Horse Show/Travel Biosecurity

The arrival of spring means long-awaited opportunities for trail riding, clinics, and horse shows. However, travel, new stabling, and the mixing of horse populations can also provide the perfect conditions for the spread of disease. With a little planning and biosecurity awareness, you can minimize potential risks to your horse.

What is Biosecurity?

Biosecurity refers to the preventative measures taken to minimize spread of disease. The most commonly encountered infectious diseases include influenza (flu), rhinopneumonitis (equine herpes virus), and strangles. While many horses are vaccinated against these diseases, vaccination does not guarantee 100% protection and does not negate the need for biosecurity.

How do I take effective biosecurity measures?

Some biosecurity measures are common sense – such as not allowing your horse to have nose-to-nose contact with other horses. Other measures are more complex.

First, consider your destination. Horse show venues and campgrounds may have specific requirements for incoming horses, such as a current Coggins test, health certificate, and proof of up-to-date vaccination. Remember to keep your veterinarian apprised of your summer travel plans so that you have all required documentation prior to your departure. While it can be frustrating to manage differing requirements, remember they are put in place for the health and safety of the horse.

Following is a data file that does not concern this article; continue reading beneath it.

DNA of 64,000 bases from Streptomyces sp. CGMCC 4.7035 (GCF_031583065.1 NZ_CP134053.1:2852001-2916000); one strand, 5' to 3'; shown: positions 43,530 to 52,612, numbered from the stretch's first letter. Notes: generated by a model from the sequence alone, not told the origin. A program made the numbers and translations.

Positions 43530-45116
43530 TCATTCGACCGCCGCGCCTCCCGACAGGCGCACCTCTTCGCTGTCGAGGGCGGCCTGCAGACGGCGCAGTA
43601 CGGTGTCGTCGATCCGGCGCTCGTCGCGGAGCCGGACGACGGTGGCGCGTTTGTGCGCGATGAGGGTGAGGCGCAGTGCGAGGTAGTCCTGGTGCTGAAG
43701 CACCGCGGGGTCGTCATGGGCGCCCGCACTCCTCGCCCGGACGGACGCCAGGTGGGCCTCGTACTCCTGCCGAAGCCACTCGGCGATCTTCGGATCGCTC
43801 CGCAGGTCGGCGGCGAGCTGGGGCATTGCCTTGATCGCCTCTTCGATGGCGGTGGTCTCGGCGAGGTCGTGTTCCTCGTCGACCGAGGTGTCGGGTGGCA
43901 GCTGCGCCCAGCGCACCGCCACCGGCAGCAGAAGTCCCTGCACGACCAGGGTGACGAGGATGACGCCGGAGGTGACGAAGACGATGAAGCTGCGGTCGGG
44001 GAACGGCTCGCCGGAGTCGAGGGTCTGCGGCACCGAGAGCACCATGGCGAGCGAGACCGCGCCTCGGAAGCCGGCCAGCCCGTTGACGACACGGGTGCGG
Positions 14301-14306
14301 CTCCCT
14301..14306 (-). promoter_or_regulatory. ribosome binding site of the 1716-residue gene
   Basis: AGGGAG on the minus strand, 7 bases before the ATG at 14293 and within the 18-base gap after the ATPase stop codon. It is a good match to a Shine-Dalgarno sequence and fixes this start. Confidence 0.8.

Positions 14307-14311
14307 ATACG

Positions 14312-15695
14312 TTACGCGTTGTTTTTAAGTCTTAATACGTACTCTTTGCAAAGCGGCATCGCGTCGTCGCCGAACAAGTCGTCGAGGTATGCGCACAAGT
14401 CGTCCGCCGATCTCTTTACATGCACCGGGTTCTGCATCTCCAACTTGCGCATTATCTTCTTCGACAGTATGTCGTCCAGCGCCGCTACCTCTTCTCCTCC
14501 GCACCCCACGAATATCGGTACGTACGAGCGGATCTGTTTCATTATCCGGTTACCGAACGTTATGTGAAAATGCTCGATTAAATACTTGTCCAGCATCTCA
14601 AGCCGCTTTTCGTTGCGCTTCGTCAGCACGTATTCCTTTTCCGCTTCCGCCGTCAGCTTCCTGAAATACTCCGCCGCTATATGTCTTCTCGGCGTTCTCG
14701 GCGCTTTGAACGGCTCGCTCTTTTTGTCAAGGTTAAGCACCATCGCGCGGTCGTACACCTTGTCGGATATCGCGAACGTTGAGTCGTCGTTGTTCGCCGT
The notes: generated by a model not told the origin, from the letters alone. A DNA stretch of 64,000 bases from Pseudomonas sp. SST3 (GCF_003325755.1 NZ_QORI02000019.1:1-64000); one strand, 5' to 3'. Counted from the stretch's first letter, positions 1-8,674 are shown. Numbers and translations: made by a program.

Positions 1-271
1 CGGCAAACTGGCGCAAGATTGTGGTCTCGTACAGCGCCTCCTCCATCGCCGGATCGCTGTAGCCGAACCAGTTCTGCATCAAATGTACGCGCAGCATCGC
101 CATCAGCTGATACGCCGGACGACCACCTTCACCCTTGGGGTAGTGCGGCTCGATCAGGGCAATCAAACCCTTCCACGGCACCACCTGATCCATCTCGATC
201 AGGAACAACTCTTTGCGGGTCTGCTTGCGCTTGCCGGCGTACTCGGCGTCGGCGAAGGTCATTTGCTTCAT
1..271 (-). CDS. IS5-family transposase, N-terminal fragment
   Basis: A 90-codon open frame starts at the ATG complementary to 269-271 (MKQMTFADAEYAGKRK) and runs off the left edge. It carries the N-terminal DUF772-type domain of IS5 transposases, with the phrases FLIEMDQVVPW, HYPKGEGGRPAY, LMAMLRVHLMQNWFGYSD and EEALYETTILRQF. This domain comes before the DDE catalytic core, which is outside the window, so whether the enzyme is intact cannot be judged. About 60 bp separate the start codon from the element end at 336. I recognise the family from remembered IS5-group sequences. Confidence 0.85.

When arriving at a campground or show stable, examine the housing for your horse prior to unloading. Look for overall cleanliness – an area free of manure and old bedding. It’s worth asking the venue how facilities are cleaned between horses prior to your arrival. Dirt floors and other porous surfaces are much harder to disinfect since organic debris can inactivate cleaners such as bleach.

Simple and easy biosecurity measures:

  • Prevent all direct contact between your horse and others (no nose-to-nose!)
  • Avoid sharing equipment with others, including; tack, grooming supplies, wheelbarrow, pitchfork, etc.
  • Avoid communal water sources/sharing hoses between horses. Dropping the end of the hose into multiple water buckets can transmit disease.
  • Wash your hands frequently and after touching any other horses.
  • Pack your horse’s thermometer. If your horse appears “off” a fever may be present before he is contagious to others.
  • Don’t forget to clean and disinfect your trailer regularly too!

Wishing you a safe, happy, and healthy riding season!

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